Tuesday, December 27, 2016

One Shot: Rise of the Beastmen: Battle for the North

My kids, ages 7 and 9, have been begging me to play an RPG with them; having a few free days around Christmas, I finished fleshing out a bit of lore, and built a one-shot campaign for them. It, too, is set in this world, a few short years before the age of the beastmen truly begins. It's a bit long, as it was actually three sessions, stuck in between shopping, presents, and general holiday spirit.

The Emissaries

It is the year 3781, 7 years before the Wall of Mareten is completed, and 19 years before the Age of the Beastmen. The Council of Five - that is, the top diplomats of the Humans, Elves, Dwarves, Halflings, and Gnomes - called two of its last heroes to begin what may be the most important mission of the century. Beastmen activity was increasing; incursions were digging further into civilized territory than ever before. The Elves (that is, the True Elves) in the West were pressed to the breaking point; already, the southern city had closed its gates. Roads were not safe. Worse, rumors began to filter in of a danger to the North. If the Northern Tribes were conquered, their precious knowledge would be lost.

Thus, the Council summoned Gimli Thorson, Dwarvish Craftpriest, and Evindal Elaric, Elven Enchanter, to begin a perilous journey to warn the people of the north.

Tuesday, December 20, 2016

One-Shot: Ancient History: The Dwarves

The first in what may well be a series of glimpses into the past; a reliving of the origin of Dwarves.

Prologue: A Book Is Found

In the hidden city of the gnomes, while the others were off digging up a great scale, Llarm decided to take a look in the library. The gnomish library is, in fact, one of the greatest libraries in Mor-Thir, provided you have a Stack Guide. Llarm poked about, and with his innate Librarian skills, discovered a small secret area. Inside, he found an ancient book - not even a book, but a carefully carved slab of stone, covered in runes. Bound to it with a strap of leather was a scroll, written in Mountain Dwarf. With the help of Groin, Llarm deciphered the scroll. On it was written the following tale:

Monday, December 5, 2016

There and Back Again

The Party:

  • Rig Bigny, Gnomish Beastmaster
    • Flit, the bat familiar
    • Clench, the Wardog War-Badger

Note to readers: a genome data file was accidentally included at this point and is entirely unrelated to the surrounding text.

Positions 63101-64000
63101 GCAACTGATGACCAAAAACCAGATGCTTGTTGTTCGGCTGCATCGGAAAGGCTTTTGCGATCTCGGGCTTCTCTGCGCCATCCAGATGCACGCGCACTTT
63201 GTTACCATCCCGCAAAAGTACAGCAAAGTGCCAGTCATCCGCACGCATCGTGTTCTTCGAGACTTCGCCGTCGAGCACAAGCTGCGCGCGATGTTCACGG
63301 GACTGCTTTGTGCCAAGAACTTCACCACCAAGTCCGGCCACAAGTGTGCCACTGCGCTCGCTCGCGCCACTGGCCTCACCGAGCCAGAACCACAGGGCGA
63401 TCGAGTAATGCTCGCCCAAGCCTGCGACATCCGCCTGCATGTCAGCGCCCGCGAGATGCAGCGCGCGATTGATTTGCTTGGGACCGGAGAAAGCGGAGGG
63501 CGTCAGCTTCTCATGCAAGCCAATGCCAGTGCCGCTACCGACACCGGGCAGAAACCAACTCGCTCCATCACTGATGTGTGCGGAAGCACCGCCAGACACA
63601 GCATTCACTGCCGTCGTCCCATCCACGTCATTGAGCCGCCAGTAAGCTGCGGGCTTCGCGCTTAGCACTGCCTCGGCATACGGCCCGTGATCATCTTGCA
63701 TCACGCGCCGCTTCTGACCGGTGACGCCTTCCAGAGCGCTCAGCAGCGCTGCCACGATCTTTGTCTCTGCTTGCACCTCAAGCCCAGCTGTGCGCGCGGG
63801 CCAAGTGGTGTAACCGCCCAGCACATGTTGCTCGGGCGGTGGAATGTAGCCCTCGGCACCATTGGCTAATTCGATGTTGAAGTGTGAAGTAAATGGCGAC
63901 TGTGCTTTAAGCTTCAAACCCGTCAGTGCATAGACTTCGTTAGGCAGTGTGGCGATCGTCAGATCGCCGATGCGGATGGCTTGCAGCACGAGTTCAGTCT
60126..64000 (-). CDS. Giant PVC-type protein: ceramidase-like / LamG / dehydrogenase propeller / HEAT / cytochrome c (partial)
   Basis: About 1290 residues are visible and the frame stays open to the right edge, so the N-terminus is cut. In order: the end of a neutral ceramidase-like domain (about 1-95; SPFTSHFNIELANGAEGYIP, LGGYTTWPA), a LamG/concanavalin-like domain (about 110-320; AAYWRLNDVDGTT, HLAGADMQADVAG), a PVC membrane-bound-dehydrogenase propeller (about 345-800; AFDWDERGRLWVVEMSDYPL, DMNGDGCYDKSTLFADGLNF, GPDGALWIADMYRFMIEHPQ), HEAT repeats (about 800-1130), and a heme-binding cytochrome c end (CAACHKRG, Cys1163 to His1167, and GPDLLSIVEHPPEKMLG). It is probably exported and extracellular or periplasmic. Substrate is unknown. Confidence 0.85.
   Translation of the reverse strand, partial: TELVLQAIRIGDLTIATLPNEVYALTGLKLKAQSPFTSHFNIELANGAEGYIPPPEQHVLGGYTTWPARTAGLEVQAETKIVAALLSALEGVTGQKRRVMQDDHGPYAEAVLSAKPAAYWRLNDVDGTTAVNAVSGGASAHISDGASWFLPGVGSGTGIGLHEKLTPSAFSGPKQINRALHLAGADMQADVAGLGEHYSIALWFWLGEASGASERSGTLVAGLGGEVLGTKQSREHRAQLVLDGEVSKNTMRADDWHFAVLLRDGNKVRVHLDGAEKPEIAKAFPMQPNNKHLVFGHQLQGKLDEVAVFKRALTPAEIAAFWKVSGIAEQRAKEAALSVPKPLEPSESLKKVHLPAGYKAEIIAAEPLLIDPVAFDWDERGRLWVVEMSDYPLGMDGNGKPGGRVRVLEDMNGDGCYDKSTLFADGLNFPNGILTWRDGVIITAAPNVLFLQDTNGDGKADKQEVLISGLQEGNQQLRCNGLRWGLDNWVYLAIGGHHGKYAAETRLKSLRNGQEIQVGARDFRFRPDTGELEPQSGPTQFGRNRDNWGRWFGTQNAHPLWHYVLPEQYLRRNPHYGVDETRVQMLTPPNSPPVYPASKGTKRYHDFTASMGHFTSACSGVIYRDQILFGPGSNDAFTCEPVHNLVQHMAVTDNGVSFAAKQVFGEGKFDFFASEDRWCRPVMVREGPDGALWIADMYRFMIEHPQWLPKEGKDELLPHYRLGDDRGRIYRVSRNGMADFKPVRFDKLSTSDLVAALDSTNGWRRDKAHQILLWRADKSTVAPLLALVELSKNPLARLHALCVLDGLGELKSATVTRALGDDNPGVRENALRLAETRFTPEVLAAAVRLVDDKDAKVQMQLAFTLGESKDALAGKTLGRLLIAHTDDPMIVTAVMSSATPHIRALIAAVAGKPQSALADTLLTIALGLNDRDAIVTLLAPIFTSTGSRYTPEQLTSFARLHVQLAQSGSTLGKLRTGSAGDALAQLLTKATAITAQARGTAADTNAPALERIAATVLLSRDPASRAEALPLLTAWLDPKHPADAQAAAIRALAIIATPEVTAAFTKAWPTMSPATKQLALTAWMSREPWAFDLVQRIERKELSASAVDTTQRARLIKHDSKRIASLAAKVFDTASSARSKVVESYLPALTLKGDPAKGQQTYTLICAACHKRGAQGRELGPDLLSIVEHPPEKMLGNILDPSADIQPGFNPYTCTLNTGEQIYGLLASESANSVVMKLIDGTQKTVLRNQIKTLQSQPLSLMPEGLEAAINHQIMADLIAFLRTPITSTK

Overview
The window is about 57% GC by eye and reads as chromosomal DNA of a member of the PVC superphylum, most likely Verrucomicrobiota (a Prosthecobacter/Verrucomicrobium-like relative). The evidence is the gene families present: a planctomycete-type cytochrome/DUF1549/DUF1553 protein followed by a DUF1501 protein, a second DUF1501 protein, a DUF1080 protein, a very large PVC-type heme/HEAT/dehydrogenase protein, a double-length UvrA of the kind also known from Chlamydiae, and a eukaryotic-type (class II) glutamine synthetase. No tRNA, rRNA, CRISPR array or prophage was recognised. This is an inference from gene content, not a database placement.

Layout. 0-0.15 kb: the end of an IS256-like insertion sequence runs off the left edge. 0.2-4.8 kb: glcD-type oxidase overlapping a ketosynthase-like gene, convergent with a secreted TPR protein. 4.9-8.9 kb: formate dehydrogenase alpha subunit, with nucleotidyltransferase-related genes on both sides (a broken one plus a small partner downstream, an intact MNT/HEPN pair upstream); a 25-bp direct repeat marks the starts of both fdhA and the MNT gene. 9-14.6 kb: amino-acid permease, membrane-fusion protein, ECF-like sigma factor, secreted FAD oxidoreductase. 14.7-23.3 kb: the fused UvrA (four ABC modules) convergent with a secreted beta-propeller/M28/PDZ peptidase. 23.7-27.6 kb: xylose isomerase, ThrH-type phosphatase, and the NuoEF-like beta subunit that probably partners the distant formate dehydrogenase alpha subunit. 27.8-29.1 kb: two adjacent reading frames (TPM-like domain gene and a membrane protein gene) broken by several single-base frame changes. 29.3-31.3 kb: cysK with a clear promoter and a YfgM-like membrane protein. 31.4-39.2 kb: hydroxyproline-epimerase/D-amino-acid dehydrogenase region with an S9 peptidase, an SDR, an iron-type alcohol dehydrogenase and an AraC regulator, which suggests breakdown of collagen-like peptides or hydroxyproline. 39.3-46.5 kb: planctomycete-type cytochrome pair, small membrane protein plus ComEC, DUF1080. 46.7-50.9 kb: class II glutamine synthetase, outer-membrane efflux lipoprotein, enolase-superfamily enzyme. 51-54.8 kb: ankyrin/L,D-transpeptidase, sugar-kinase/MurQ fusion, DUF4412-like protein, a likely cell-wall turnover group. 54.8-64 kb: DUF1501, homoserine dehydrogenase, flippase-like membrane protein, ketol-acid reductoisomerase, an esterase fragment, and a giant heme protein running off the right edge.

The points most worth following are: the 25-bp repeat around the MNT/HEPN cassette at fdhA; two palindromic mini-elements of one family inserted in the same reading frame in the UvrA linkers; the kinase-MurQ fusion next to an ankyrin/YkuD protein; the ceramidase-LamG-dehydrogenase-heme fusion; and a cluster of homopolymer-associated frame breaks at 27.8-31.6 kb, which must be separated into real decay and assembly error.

• Faufe Yitaw, Dogwere (Badgerwere?)
      • Rawf, Wardog familiar
  • Caranthir, Human Leader of Men
    • Rhea Trueheart, Elvish Nightblade
    • Lucille "Luce" Burwood, Fighter
    • Elenora Garrard, White Mage
  • Gróin of Norston, Dwarven Sapper
    • Zarc, Thrassian Gladiator
  • Llarm Paphyra, Elvish Polydoctorate
    • The Metal Man, construct
  • Airsen Birdmaster, Airwalker
    • Erik Stein, Dwarven Vaultguard
  • ???, Elven Ranger

In Roundrock, while the ranger found a trainer for her ferret, Gróin went looking for henchmen. He found a priestess, whose name I forgot to write down (typical). She does, however, speak both Common and Mejastan, which should prove useful if the party were to journey further south.

The ranger attempted to hire a sage to determine just what, exactly, the strange magical globe actually was. She forked over 250 gold, but when she handed over the globe, the sage quickly handed both back. "I don't work on items that far outside my power level," she explained; the globe is immensely powerful, but beyond that, the sage had no further information. That left only hiding it away forever, or actually staring into it; with a deep breath, the ranger held the globe aloft, peered into its depths...

How does Wish work?

On Wishes

By Lucious1

Property of Wrapport Library, Wrapport College, Wrapport, Mareten, Mor-Thir.

Wishes and miracles are strange, powerful spells, capable of manipulating reality itself.

Miracles, of course, are infrequent blessings handed out to faithful followers, and are often accompanied by divine quests, as difficult as they are mandatory. The more powerful the miracle, the more stringent the quest. The most powerful miracles, granting immortality, powerful enchanted weapons, and so on, are simply refused, or even punished, at the whim of the miracle-granting deity. Wishes, on the other hand, seem to have no oversight; at face value, it seems even the most exploitative wish could be made reality.